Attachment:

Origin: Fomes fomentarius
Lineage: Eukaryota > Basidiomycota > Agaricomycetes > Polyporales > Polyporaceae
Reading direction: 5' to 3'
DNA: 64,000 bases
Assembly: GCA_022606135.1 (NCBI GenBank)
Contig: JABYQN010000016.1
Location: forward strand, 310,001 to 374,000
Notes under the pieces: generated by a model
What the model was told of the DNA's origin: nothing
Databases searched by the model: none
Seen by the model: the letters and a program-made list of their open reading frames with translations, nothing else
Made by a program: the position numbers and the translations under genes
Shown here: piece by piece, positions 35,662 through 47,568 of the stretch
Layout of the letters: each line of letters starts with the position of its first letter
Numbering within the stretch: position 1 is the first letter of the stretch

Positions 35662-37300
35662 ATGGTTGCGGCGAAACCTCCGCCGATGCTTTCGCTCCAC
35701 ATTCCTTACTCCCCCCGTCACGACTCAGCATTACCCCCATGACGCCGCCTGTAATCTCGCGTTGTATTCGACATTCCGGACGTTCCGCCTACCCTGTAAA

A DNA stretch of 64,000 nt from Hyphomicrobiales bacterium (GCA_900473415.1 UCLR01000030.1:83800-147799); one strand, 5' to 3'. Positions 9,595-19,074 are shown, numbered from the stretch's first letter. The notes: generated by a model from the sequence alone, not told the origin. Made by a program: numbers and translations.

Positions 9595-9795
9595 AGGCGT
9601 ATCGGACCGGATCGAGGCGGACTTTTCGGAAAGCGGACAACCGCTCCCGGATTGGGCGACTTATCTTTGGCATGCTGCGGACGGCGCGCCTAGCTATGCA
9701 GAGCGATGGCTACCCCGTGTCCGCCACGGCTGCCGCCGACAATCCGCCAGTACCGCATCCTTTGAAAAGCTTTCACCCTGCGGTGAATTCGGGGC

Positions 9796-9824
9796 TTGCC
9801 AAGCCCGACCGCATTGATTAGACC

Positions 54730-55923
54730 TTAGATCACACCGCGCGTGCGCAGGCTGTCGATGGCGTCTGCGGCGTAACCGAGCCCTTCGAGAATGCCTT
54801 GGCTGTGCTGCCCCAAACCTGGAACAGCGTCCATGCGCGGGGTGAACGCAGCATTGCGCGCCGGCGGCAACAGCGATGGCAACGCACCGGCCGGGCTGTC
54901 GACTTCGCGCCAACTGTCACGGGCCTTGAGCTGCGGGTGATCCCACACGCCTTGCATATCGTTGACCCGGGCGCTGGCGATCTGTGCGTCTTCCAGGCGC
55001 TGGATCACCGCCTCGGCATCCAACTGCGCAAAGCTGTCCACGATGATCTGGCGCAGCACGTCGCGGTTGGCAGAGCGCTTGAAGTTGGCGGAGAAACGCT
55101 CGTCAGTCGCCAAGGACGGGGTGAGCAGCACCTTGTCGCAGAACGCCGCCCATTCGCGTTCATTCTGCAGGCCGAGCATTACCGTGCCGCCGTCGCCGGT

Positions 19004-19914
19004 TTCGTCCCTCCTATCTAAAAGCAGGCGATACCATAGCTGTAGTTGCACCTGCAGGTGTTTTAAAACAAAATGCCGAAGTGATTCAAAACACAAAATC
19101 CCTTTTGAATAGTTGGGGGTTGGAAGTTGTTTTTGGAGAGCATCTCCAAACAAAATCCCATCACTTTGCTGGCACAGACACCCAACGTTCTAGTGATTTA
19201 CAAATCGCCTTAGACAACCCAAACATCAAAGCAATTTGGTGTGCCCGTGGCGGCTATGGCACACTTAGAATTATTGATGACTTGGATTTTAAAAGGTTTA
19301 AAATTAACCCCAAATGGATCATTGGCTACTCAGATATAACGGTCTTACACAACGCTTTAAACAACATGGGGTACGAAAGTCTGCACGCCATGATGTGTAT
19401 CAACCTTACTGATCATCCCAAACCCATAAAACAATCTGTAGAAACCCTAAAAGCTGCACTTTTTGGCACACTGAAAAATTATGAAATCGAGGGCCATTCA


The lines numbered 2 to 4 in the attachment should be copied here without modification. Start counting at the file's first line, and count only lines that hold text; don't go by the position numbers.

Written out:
Lineage: Eukaryota > Basidiomycota > Agaricomycetes > Polyporales > Polyporaceae
Reading direction: 5' to 3'
DNA: 64,000 bases